Former Pirates Players Born on This Date Include:
Steve Carter (1964) Outfielder for 1989-90 Pirates. He was drafted by the Pirates in the 17th round of the 1987 draft and quickly worked his way through the minors, making his debut in April of 1989. Carter played nine games that season for Pittsburgh and five late season games in 1990 for a Pirates team that won their first NL East title in 11 years. He ended up playing all three outfield positions in 1990, despite playing just five games off the bench. Prior to the start of the 1991 season, Carter was traded to the Chicago Cubs for Gary Varsho. He never played in the majors again, retiring after the 1995 season. He went 3-for-21 for the Pirates, with one of those hits being a home run off long-time Pirates pitcher Don Robinson. Carter was drafted five times, including 1983 out of high school, when he was taken in the 21st round by the Pirates.
Lou Marone (1945) Lefty pitcher for the 1969-70 Pirates. During the first amateur draft ever in 1965, the Pittsburgh Pirates selected Marone in the 30th round. He would spend his entire eight year pro career in the Pirates system, twice making it up to the majors. Marone made his major league debut in May of 1969, getting a total of 29 relief appearances that season. He went 1-1, 2.55 in 35.1 innings. The next season, he pitched one game in April, giving up one run over 2.1 innings. That would be the end of his big league career. In the minors, he went 33-34, 3.66 in 49 starts and 133 relief appearances. His cousin John D’Acquisto pitched ten years in the majors.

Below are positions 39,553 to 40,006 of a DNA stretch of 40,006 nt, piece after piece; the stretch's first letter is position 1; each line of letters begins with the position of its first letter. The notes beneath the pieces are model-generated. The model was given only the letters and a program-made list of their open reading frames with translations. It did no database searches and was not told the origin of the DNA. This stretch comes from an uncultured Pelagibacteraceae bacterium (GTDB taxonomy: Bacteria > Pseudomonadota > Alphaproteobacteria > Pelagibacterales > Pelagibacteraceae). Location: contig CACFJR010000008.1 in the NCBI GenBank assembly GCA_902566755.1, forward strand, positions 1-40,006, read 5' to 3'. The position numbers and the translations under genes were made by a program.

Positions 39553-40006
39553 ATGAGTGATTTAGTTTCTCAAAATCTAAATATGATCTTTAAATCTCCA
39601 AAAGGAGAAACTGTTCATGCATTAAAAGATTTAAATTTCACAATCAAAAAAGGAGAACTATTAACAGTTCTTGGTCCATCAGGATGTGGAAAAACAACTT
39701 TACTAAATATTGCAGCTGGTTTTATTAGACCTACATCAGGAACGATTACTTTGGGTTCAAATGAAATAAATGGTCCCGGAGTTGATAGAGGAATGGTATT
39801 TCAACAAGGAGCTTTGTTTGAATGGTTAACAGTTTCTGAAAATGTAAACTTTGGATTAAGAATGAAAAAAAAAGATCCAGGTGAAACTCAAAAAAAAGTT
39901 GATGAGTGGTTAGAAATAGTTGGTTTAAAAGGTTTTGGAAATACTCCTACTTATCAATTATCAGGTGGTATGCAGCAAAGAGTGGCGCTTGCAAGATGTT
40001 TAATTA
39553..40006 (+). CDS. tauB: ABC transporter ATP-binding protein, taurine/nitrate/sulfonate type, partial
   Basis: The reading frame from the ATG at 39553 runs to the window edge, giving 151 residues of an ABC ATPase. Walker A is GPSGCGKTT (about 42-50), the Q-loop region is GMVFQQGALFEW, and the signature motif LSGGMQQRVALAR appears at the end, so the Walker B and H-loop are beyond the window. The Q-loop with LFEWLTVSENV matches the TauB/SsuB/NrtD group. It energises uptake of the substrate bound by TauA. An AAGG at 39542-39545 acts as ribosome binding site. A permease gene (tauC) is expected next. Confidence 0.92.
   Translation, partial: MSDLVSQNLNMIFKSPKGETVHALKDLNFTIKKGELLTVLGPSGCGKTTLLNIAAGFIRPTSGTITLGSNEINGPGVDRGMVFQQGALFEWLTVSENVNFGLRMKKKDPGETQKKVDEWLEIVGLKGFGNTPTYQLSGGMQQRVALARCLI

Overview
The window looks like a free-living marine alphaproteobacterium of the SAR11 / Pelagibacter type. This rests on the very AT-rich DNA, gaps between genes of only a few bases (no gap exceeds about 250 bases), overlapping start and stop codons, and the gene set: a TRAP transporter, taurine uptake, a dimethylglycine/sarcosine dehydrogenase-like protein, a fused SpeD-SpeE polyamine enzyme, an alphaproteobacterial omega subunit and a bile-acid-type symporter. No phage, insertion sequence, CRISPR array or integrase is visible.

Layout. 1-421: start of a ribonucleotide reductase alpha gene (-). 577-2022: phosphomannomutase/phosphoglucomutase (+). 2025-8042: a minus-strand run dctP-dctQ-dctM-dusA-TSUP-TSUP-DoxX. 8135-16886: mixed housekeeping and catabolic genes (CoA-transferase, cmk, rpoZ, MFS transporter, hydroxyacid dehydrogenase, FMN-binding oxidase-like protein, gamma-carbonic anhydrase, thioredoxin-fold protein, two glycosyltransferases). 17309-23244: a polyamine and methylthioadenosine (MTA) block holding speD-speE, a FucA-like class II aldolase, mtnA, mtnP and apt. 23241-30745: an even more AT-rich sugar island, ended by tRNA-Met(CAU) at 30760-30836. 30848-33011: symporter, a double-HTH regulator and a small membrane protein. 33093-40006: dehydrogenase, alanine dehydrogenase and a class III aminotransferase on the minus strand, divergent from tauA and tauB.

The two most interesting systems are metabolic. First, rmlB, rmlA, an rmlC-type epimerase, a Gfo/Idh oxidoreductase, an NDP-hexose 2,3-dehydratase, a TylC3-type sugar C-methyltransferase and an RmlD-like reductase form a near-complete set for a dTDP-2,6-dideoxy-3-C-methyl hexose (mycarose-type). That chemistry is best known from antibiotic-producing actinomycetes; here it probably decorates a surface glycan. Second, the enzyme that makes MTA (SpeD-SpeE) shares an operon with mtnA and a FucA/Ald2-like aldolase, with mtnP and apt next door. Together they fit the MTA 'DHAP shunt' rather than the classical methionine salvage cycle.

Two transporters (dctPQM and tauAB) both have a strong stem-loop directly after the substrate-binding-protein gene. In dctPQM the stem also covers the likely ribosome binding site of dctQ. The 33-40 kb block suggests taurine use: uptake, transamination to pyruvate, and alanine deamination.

Harry Simpson (1925) Outfielder for the 1959 Pirates. Nicknamed “Suitcase” because he moved around a lot during his baseball career, Simpson finished his big league career with the Pittsburgh Pirates, playing nine games with the team after coming over in a late August trade with the Chicago White Sox for slugger Ted Kluszewski. Simpson went 4-for-15 for the Pirates, collecting two doubles and two RBIs. Right after the season ended, he was sold back to the White Sox. In eight big league seasons, he played 888 games, hitting .266 with 73 homers and 381 RBIs. Simpson started his career in 1946 in the Negro Leagues and played minor league ball until 1964.
Transactions of Note on This Date Include:
1947: Pirates trade infielders Jimmy Bloodworth and Vic Barnhart to Brooklyn Dodgers for second baseman Monty Basgall.
1952: Pirates trade catcher Clyde McCullough to Chicago Cubs for pitcher Dick Manville and cash.
1958: Pirates trade pitcher Luis Arroyo to Cincinnati Reds for outfielder Nino Escalera.
1984: Pirates select Junior Ortiz from the New York Mets in the Rule V draft.
John started working at Pirates Prospects in 2009, but his connection to the Pittsburgh Pirates started exactly 100 years earlier when Dots Miller debuted for the 1909 World Series champions. John was born in Kearny, NJ, two blocks from the house where Dots Miller grew up. From that hometown hero connection came a love of Pirates history, as well as the sport of baseball.
When he didn't make it as a lefty pitcher with an 80+ MPH fastball and a slider that needed work, John turned to covering the game, eventually focusing in on the prospects side, where his interest was pushed by the big league team being below .500 for so long. John has covered the minors in some form since the 2002 season, and leads the draft and international coverage on Pirates Prospects. He writes daily on Pittsburgh Baseball History, when he's not covering the entire system daily throughout the entire year on Pirates Prospects.